With only a few days left in 2020, South Carolina lawmakers are gearing up for the 2021 legislative session which is scheduled to convene on January 12. Much of this year’s legislative session was halted due to the COVID-19 pandemic, so lawmakers and South Carolinians are eager for updates on a number of pressing issues taking place in our state.
The economic damage from the COVID-19 pandemic hurt the state’s economy but not as dramatically as other states. Earlier this month, officials from the S.C. Board of Economic Advisors issued their revised budget forecast. The news was not as promising as their pre-pandemic forecast. According to The State, the projected budget surplus shrunk down to $36.3 million and the general fund is expected to be at $9.6 billion.
The State reported Frank Rainwater, director of South Carolina’s Revenue and Fiscal Affairs office saying. “We feel relieved that it hasn’t been worse than what it is, but we know we’re not out of the woods yet. And until we see COVID in our rear view mirror, we don’t have a lot of confidence in returning to normal growth here some time soon.”
Passing a state budget is one of the few constitutionally mandated legislative action items lawmakers must pass each year and always takes priority.
Aside from the state budget, Santee Cooper is the largest topic for lawmakers to discuss this legislative session. What to do with the debt ridden state utility was slated to be settled in the 2020 legislative session, prior to the COVID-19 pandemic.
It’s been three years since the state-owned utility pulled the plug on its failed VC Summer nuclear project and lawmakers have yet to make a decision on whether to protect customers and sell it or allow the troubled utility to try to reform itself.
Governor McMaster has remained strong in his position to sell Santee Cooper, but the legislature hasn’t been as convinced. At the end of last session, the S.C House and Senate remained divided on whether to sell or reform Santee Cooper. The House Speaker Rep. Lucas and House Ways and Means Committee Chair, Murrell Smith remain determined to get the best deal for the state and continue negotiations for a sale. Since then a number of missteps by Santee Cooper has spurred Senate legislators to take action. Most recently, Senate Finance Chairman Hugh Leathman had formed the Santee Cooper Review and Policy subcommittee (SCRAP) despite announcing their intention to seek reform earlier that year.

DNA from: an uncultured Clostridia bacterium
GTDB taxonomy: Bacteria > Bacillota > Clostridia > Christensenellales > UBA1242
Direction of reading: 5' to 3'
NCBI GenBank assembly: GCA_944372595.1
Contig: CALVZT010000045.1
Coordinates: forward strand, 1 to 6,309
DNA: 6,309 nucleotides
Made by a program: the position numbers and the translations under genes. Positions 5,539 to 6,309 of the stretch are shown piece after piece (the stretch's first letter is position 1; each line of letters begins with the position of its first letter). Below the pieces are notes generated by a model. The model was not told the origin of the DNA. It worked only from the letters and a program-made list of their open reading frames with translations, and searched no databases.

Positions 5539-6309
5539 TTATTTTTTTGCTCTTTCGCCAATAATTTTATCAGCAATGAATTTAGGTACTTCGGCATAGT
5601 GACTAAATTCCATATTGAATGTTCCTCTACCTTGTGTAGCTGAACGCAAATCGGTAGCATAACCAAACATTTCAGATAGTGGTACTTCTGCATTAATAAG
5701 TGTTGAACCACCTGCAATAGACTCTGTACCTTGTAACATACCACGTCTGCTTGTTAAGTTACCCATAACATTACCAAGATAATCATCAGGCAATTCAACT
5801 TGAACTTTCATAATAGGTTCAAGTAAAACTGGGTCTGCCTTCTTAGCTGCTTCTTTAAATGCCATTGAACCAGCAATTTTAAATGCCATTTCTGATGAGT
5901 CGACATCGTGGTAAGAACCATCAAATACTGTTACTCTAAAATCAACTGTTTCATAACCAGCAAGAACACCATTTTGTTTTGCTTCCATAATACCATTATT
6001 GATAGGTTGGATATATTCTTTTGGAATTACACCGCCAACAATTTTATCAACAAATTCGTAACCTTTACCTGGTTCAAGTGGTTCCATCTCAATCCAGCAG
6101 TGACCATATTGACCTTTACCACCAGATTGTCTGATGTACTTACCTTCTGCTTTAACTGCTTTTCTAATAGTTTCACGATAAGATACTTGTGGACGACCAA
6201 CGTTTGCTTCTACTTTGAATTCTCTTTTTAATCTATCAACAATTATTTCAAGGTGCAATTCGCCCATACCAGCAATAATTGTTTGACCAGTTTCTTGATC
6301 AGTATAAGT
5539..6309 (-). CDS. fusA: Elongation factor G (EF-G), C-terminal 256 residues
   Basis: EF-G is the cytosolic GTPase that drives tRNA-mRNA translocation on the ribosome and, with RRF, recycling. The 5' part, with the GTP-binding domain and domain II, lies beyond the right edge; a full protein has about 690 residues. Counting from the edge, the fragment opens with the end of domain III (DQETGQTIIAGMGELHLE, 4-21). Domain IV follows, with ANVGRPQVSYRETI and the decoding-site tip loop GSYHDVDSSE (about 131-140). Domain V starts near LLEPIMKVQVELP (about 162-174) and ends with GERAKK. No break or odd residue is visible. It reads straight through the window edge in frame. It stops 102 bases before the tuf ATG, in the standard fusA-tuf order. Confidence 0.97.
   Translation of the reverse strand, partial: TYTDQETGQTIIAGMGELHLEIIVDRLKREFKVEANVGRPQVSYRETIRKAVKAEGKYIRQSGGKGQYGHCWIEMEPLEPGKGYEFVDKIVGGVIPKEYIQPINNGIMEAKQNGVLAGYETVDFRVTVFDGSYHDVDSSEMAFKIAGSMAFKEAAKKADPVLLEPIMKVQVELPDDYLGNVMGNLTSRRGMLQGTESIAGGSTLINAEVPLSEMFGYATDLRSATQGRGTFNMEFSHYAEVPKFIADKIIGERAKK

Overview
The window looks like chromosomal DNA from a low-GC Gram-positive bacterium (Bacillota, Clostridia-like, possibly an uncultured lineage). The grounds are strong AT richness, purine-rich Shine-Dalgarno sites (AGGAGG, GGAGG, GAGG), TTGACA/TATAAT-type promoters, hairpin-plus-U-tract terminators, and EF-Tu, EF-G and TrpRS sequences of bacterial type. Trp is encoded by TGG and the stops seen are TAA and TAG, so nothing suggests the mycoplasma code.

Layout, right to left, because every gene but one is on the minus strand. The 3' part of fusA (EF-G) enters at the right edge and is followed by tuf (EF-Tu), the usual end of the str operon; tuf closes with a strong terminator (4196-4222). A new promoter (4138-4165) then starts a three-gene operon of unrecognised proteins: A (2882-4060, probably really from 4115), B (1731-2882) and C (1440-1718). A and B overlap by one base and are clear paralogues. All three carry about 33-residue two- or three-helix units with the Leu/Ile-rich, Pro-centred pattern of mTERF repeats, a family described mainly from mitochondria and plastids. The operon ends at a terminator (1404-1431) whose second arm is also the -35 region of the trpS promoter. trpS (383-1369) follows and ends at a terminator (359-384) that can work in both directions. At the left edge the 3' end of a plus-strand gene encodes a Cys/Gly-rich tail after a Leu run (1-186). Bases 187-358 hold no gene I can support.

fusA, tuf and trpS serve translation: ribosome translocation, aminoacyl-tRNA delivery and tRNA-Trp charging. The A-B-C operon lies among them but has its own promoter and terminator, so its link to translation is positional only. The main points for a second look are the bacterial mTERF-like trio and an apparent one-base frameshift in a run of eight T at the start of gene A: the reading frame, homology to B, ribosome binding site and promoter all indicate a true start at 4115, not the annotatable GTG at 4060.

Mistrust in the utility has grown and representatives in the House have come together to support a sale and continue talks with Florida-based NextEra Energy. In 2021, the pendulum may swing in McMaster’s favor.
State Representative Murrel Smith (R-Sumter), who chairs the Ways and Means Committee, has assembled a task force to push the issue to the forefront. This, combined with Leatherman’s aptly named SCRAP committee, means the legislature is sure to prioritize the future of Santee Cooper when they reconvene in January.
This election year saw more states voting to legalize cannabis for medical use. 36 states now permit the use of medical marijuana. Voters in Mississippi voted overwhelmingly for the medical marijuana measure on the state-wide ballot this year.
The Post & Courier editorial board just recently endorsed the South Carolina Compassionate Care Act.
“We’ve long supported legalizing marijuana for medical use, which has been prescribed for those suffering from chronic pain, cancer-related wasting and nausea, glaucoma and dozens of other medical conditions. A clear majority of South Carolinians agree: The most recent poll of state residents showed 72% support legalizing medical marijuana.”
State Senator Tom Davis (R-Beaufort) has been a passionate supporter of legalizing the use of medical marijuana and has sponsored legislation for the last five years. According to a Post & Courier editorial, Sen. Davis is optimistic for the legislation’s passage in 2021.
Sunday Liquor Sales
As one of only six states in the nation to still ban liquor sales on Sundays in stores, South Carolina lawmakers are sure to be debating the issue just as they have in recent years. During the 2020 legislative session it was proposed that the highly populated, tourist heavy counties be given an opportunity to vote on whether or not to legalize Sunday sales as many lawmakers were told that tourists who travel to South Carolina over the weekend are surprised to learn they can’t buy a bottle of liquor. Neighboring states like Georgia took a similar route, legalizing Sunday sales county by county and city by city, leaving it up to the constituents to decide if they wanted to lift the ban or not in their own communities.
Legalizing Sunday liquor sales in stores still faces strong opposition from many, as some lawmakers feel it will make the state less friendly and lead to 24-hour liquor sales.
A bill sponsored by Rep. Todd Rutherford (D-Richland) has already been prefiled in the South Carolina House for the 2021 legislative session and was referred to the Committee on Judiciary.
New Recycling Technologies
According to the Environmental Protection Agency only 9% of the plastics generated in the U.S. are recycled. The remaining amount often ends up in landfills.
New technology is allowing for more plastic waste to be recycled by turning plastic back into its raw material and used for products or fuel. The process means less plastic will make its way into landfills.
Nine other states have enacted legislation laying out regulations for the new advanced recycling technology since 2017 and South Carolina could be next. State Senator John Scott (D-Richland) has pre-filed legislation similar to what other states have passed.